"The Matrix Reloaded" should add considerably to its pre-release buzz this week, with high-profile airings of its trailer on TV.
The syndicated show "Access Hollywood" begins showing footage of the trailer on Monday, and NBC Sports will air the entire two-and-a-half minute trailer next Sunday during telecasts of Arena Football League games.
Warner Bros. has made an exclusive arrangement with NBC Sports to debut the trailer on TV during telecasts originating in Los Angeles (Los Angeles Avengers vs. Arizona Rattlers), Indianapolis (Indiana Firebirds vs. Dallas Desperadoes) and Denver (Colorado Crush vs. Chicago Rush). The trailer will be shown simultaneously on the network and on big screens at Staples Center, Conseco Fieldhouse and Pepsi Center.
NBC Sports spokeswoman Cameron Blanchard said the network will show the trailer at no charge to Warner Bros. She said the network wanted to show the trailer because the target demographic for the movie is "very much similar" to the target audience for the Arena Football League -- young males.
"We knew that 'The Matrix Reloaded' movie was coming out in May, and that the trailer was due to hit movie theaters," said Blanchard, "and there is an insatiable appetite out there among 'Matrix' fans for all things 'Matrix.'"
Blanchard said the movie promo will air sometime during the second half of the telecasts.
"The Matrix Reloaded" opens on May 15.
'PHONE BOOTH' RINGS UP NO. 1
"Phone Booth" connected with U.S. moviegoers, ringing up an estimated $15 million in its to finish first in another lackluster box-office session.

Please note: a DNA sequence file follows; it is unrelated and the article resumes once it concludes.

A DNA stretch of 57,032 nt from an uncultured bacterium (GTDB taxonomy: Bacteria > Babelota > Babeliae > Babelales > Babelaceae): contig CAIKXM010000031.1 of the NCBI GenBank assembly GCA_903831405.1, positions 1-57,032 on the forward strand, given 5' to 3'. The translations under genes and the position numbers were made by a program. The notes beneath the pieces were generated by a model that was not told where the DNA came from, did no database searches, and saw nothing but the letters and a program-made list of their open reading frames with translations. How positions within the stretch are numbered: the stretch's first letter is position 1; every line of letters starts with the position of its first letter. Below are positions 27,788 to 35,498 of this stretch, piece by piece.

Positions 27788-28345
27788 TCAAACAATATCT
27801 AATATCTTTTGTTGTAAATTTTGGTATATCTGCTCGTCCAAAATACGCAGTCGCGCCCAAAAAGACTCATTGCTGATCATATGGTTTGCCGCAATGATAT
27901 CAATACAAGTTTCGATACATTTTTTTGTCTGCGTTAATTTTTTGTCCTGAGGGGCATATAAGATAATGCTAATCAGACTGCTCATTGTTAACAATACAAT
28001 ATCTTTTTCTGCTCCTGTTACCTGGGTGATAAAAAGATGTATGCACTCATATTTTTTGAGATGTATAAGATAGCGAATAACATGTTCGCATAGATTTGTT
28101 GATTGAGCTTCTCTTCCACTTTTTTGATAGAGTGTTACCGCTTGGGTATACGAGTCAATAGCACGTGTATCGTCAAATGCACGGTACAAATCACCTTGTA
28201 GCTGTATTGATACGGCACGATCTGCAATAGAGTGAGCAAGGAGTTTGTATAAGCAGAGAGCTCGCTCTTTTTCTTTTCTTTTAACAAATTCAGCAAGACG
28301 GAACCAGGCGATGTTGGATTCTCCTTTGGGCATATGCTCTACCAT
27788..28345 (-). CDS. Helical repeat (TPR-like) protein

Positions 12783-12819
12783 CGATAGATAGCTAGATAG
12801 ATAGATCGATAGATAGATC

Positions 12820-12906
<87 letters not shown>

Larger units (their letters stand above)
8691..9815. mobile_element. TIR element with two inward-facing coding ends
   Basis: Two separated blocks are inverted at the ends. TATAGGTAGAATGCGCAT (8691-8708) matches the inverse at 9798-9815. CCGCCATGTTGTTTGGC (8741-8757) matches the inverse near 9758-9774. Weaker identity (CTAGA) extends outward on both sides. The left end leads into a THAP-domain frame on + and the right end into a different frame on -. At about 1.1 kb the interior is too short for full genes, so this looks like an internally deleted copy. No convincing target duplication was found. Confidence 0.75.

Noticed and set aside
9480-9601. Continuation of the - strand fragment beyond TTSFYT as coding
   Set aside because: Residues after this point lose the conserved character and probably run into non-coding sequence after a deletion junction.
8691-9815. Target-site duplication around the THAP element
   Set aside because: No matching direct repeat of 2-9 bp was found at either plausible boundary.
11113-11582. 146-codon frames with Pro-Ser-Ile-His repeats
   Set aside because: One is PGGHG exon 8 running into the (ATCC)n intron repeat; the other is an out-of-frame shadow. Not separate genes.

The Chris Rock comedy "Head of State" fell from No. 1 to No. 4, grossing $8.8 million in its second week in release. "The Core" -- a loose remake of "Journey to the Center of the Earth" -- came in at No. 6 with $6.3 million in its second weekend, and the John Travolta-Samuel L. Jackson thriller "Basic" was No. 7 with $5.4 million.
The top box-office attractions managed just $100 million in total grosses -- down 10 percent from the same weekend of 2002. Analysts -- noting that the box-office has been relatively weak for the past three weekends -- said the movie business is taking a hit from the public's preoccupation with the war in Iraq.
War or no war, business is expected to pick up next weekend when Adam Sandler and Jack Nicholson open in the highly anticipated comedy "Anger Management."
FIERSTEIN GOING IN DRAG AGAIN?
Harvey Fierstein, who is a hit on Broadway as Edna Turnblad in "Hairspray," reportedly will play another mom in a TV comedy for ABC.
The Hollywood Reporter said Monday that the project is being developed by producers Craig Zadan and Neil Meron -- two of the driving forces behind the Oscar-winning "Chicago," and the TV movies "The Music Man," "Annie," and Me and My Shadows: Life with Judy Garland."
Fierstein will not only star in the project, he will also co-executive produce it with Zadan and Meron.
The Reporter said the plan is for Fierstein to play the role in the tradition of strong mother characters such as "Roseanne" -- not as a campy drag queen.
Tim Allen will play a man in a decidedly woman's world when he stars as a Mary Kay cosmetics salesman in the upcoming comedy "In the Pink."
Allen -- who is also in line to star in a movie version of the classic TV comedy "Father Knows Best" will play a man who turns to selling cosmetics after he loses his big-money corporate job. Like Mel Gibson in "What Women Want," the character unlocks the key to understanding women and becomes a star Mary Kay sales performer.
Seth Green ("Austin Powers," "Rat Race") will join Sarah Michelle Gellar, Freddie Prinze Jr., Matthew Lillard and Linda Cardellini in the cast of "Scooby 2," the upcoming sequel to last year's comedy hit "Scooby-Doo." Green will play the shady curator of the Coolsonian Criminology Museum.
John Lithgow ("Shrek," "Footloose") will play writer-director Blake Edwards and Stanley Tucci will play legendary director Stanley Kubrick in the upcoming HBO movie "The Life and Death of Peter Sellers." Oscar-winning actor Geoffrey Rush ("Shine") stars in the movie, based on the life and work of Sellers -- best-known as the star of Blake's "Pink Panther" comedies and Kubrick's classic anti-war movie "Dr. Strangelove or: How I Learned to Stop Worrying and Love the Bomb."